Essays on Drug Development and Marketing
The dissertation consists of three chapters relating to drug development and marketing strategies. Chapter 1 studies strategic direct-to-consumer and direct-to-physician advertising in the pharmaceutical industry. Chapter 2 examines the strategic interaction between government agencies in funding support for medical research. Chapter 3 investigates how pharmaceutical companies make R&D decisions for neglected diseases.
The first chapter studies how pharmaceutical companies make marketing strategies. It is well known that drug manufacturers invest heavily in advertising prescription drugs, but little is known about synergies between different advertising types. Furthermore, little is known about how patients and physicians respond differentially to advertising. Estimating causal relationship is challenging because advertising is not randomly assigned. Because the segmentation of television and radio markets are discrete and exogenous, comparing advertising efforts and demand across borders helps identify causal effects. Using data from 2008-2009 on anti-cholesterol markets and the border strategy, I find that a 10% increase in direct-to-consumer advertising per capita induces 0.3%-0.4% more detailing visits or 1% more detailing time for a given product in a given market. By further constructing and estimating a demand model that separately models physicians' and patients' decisions, I find that advertising to consumers induces more doctor visits. In addition, conditioning on visiting a doctor, advertising to consumers increases the number of requests for the advertised brand from patients with private insurance plans. Finally, after controlling for the patient request, direct-to-physician advertising increases the number of prescriptions for the promoted product.
How do governments respond to other governments when providing a global public good? Using data from 2007-2014 on medical research funding for infectious and parasitic diseases, we examine how governments and foundations in 41 countries respond to funding changes by the US government (which accounts for half of the funding for these diseases). Because funding across governments might be positively correlated due to unobserved drivers they have in common, we use variation in the representation of research-intensive universities on US Congressional appropriations committees as an instrument for US funding. We find that a 10 percent increase in US government funding for a disease is associated with a 2 to 3 percent reduction in funding for that disease by another government in the following year.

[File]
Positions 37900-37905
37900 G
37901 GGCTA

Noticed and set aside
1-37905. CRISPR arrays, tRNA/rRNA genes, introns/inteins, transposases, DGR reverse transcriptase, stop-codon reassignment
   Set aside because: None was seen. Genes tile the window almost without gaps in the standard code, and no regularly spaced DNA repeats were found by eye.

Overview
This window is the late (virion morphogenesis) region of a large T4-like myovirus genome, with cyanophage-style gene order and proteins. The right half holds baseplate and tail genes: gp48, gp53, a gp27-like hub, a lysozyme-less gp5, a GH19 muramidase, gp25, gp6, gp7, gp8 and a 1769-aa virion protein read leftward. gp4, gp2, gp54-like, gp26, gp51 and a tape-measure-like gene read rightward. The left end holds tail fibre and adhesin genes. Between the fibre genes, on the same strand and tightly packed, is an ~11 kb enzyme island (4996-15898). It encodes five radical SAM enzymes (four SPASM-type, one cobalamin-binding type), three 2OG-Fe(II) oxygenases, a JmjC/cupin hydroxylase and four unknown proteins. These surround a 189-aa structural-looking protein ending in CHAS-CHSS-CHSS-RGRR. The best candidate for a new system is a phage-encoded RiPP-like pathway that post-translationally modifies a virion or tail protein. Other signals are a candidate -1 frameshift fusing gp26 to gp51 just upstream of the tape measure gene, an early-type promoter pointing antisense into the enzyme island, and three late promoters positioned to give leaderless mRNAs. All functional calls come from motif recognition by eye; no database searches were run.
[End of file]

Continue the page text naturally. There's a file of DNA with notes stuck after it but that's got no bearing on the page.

Companies increasingly engage in corporate social initiatives, but little is known about who cares and why. We measure corporate social initiatives as developing drugs for neglected diseases endemic in poor countries and charging low prices for all drugs (including heart disease and diabetes) for people in poor countries. These activities are costly, unlikely to be directly profitable, and can help millions of people. We find that companies most amenable to social initiatives are those with connections to the patients or the disease areas. We find that a company develops more treatments for neglected diseases if its headquarters is in a country with former colonies where the diseases create the largest burden. For example, Belgium, Britain, and France have former colonies in which diseases of poverty are prevalent, and companies based in Belgium, Britain, and France conduct more clinical trials for those diseases. Furthermore, companies based in countries with stronger colonial ties charge lower prices for all of their drugs in developing countries, including drugs for heart disease and diabetes. Finally, we show that these initiatives are unprofitable, unlike other forms of corporate social responsibility, such as environmental efforts, that can reduce costs and improve efficiency.
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